Dik[ddot{o}]tter aims to show how traditional Confucian notions of the body and reproduction were fused with concepts such as "race" and "nation" during the push for modernization in the first few decades of this century. Summarizing about one hundred Confucian medical texts, Dik[ddot{o}]tter claims that in the late imperial period there was a core belief in the importance of pregnant women living a regulated and well-balanced life in harmony with the cosmological and environmental forces in order to avoid birth defects. Men's contribution lay primarily through the quality of sperm, which could be affected by drinking, gambling, and living a life of excess. Individuals owed their primary loyalty not to the state but to the lineage. Bearing a deformed baby was often read as evidence of improper behaviour and seen as the ultimate sign of disrespect to one's ancestors.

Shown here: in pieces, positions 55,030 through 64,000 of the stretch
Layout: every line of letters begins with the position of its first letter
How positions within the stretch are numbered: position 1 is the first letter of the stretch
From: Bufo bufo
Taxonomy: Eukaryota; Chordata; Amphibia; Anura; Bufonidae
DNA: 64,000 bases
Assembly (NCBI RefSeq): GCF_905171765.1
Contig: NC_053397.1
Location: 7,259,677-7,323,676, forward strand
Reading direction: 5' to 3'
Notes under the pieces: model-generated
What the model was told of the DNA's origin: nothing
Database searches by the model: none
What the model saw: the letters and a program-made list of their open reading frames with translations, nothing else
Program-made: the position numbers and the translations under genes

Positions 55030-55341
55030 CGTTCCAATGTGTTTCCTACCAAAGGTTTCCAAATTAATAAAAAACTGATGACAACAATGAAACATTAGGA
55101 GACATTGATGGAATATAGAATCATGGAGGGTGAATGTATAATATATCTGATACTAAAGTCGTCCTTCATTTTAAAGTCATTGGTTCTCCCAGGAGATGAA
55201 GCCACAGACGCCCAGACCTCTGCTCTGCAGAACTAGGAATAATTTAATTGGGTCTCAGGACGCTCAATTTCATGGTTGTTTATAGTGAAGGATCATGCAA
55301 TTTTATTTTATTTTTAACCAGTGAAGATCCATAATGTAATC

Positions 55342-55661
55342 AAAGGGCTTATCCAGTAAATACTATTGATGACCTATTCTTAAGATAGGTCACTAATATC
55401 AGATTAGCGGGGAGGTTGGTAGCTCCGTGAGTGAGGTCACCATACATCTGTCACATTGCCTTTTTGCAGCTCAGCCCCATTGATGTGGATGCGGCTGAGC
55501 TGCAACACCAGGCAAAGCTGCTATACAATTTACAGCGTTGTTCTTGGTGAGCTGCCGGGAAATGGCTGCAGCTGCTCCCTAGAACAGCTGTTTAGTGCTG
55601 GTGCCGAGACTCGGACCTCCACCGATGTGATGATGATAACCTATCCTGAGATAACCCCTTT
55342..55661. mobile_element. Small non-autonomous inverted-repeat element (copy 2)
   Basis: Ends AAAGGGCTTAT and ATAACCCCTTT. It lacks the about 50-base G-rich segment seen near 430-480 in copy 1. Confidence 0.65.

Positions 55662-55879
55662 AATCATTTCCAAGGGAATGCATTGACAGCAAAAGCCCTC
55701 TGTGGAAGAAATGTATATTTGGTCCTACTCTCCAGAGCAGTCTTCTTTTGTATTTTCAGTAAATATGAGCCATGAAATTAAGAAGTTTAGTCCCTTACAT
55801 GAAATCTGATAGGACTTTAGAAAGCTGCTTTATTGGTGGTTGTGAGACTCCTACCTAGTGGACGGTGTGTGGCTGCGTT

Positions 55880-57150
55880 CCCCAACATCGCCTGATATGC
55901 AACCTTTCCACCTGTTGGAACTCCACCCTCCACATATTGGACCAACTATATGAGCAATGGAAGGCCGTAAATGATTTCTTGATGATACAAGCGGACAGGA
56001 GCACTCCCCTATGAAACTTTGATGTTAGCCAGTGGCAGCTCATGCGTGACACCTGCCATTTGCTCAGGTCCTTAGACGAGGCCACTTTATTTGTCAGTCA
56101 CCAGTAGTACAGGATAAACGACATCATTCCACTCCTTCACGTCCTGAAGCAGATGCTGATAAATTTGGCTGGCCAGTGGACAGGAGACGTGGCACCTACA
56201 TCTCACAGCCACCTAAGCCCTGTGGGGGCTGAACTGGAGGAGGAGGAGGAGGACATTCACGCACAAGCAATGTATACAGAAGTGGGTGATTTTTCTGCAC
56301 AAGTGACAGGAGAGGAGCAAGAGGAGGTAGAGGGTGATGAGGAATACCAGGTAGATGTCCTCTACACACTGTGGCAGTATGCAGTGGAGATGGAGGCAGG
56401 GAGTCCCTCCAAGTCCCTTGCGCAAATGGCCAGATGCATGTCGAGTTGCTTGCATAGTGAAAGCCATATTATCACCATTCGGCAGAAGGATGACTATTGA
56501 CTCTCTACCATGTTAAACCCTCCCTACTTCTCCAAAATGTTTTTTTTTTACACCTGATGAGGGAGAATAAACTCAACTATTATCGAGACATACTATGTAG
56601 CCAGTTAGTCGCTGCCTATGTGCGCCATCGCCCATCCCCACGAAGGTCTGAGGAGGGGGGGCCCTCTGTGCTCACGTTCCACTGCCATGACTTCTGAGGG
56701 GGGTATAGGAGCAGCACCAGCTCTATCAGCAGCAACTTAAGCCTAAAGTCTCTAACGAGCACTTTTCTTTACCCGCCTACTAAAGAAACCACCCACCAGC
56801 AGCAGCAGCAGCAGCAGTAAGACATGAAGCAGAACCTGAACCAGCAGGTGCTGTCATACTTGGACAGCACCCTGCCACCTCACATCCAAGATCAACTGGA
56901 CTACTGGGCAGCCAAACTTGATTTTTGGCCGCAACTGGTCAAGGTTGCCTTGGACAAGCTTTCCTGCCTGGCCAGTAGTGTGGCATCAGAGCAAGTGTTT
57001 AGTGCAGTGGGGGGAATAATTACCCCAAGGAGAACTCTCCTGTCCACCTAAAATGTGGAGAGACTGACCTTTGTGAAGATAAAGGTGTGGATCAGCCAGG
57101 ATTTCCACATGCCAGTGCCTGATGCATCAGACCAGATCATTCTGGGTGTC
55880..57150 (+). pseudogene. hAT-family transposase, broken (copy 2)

By the republican era (1911-1949), this primary loyalty to the lineage had shifted. Notions of "race" and "population as resource" became important, especially for those Chinese reformers wanting to resist foreign powers (p. 61). In an echo of Confucian notions of self-cultivation, the nation was exhorted to strictly observe the rules of sexual hygiene, as individual self-discipline was necessary for the health of the nation. As in modernizing movements all over the world, the "uterine space" became a domain of public interest-- the state now had a right to interfere. Malformed infants came to be the symbolic representations of racial degeneration as well as proof of the existence of natural laws of hereditary (p. 69).